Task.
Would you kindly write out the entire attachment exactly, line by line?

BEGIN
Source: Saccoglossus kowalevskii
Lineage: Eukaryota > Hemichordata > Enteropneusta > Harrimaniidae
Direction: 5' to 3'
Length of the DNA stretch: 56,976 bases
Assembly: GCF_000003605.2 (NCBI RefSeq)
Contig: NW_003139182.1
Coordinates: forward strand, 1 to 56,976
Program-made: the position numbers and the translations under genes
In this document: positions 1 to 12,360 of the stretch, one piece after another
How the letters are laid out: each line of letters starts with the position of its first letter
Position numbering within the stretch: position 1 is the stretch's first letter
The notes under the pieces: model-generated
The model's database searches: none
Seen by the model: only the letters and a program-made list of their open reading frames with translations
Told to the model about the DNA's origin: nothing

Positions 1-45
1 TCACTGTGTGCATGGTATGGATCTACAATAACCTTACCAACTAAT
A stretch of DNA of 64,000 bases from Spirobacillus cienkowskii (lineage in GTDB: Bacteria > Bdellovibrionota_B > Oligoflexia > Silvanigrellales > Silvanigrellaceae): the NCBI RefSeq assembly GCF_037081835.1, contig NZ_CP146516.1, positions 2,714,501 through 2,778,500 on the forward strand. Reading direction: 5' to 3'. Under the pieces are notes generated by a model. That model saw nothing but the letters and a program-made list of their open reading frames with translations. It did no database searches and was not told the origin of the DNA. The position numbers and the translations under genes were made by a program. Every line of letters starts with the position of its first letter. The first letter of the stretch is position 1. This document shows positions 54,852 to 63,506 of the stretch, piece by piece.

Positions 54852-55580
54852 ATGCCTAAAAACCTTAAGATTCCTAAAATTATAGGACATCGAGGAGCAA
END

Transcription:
Source: Saccoglossus kowalevskii
Lineage: Eukaryota > Hemichordata > Enteropneusta > Harrimaniidae
Direction: 5' to 3'
Length of the DNA stretch: 56,976 bases
Assembly: GCF_000003605.2 (NCBI RefSeq)
Contig: NW_003139182.1
Coordinates: forward strand, 1 to 56,976
Program-made: the position numbers and the translations under genes
In this document: positions 1 to 12,360 of the stretch, one piece after another
How the letters are laid out: each line of letters starts with the position of its first letter
Position numbering within the stretch: position 1 is the stretch's first letter
The notes under the pieces: model-generated
The model's database searches: none
Seen by the model: only the letters and a program-made list of their open reading frames with translations
Told to the model about the DNA's origin: nothing

Positions 1-45
1 TCACTGTGTGCATGGTATGGATCTACAATAACCTTACCAACTAAT
A stretch of DNA of 64,000 bases from Spirobacillus cienkowskii (lineage in GTDB: Bacteria > Bdellovibrionota_B > Oligoflexia > Silvanigrellales > Silvanigrellaceae): the NCBI RefSeq assembly GCF_037081835.1, contig NZ_CP146516.1, positions 2,714,501 through 2,778,500 on the forward strand. Reading direction: 5' to 3'. Under the pieces are notes generated by a model. That model saw nothing but the letters and a program-made list of their open reading frames with translations. It did no database searches and was not told the origin of the DNA. The position numbers and the translations under genes were made by a program. Every line of letters starts with the position of its first letter. The first letter of the stretch is position 1. This document shows positions 54,852 to 63,506 of the stretch, piece by piece.

Positions 54852-55580
54852 ATGCCTAAAAACCTTAAGATTCCTAAAATTATAGGACATCGAGGAGCAA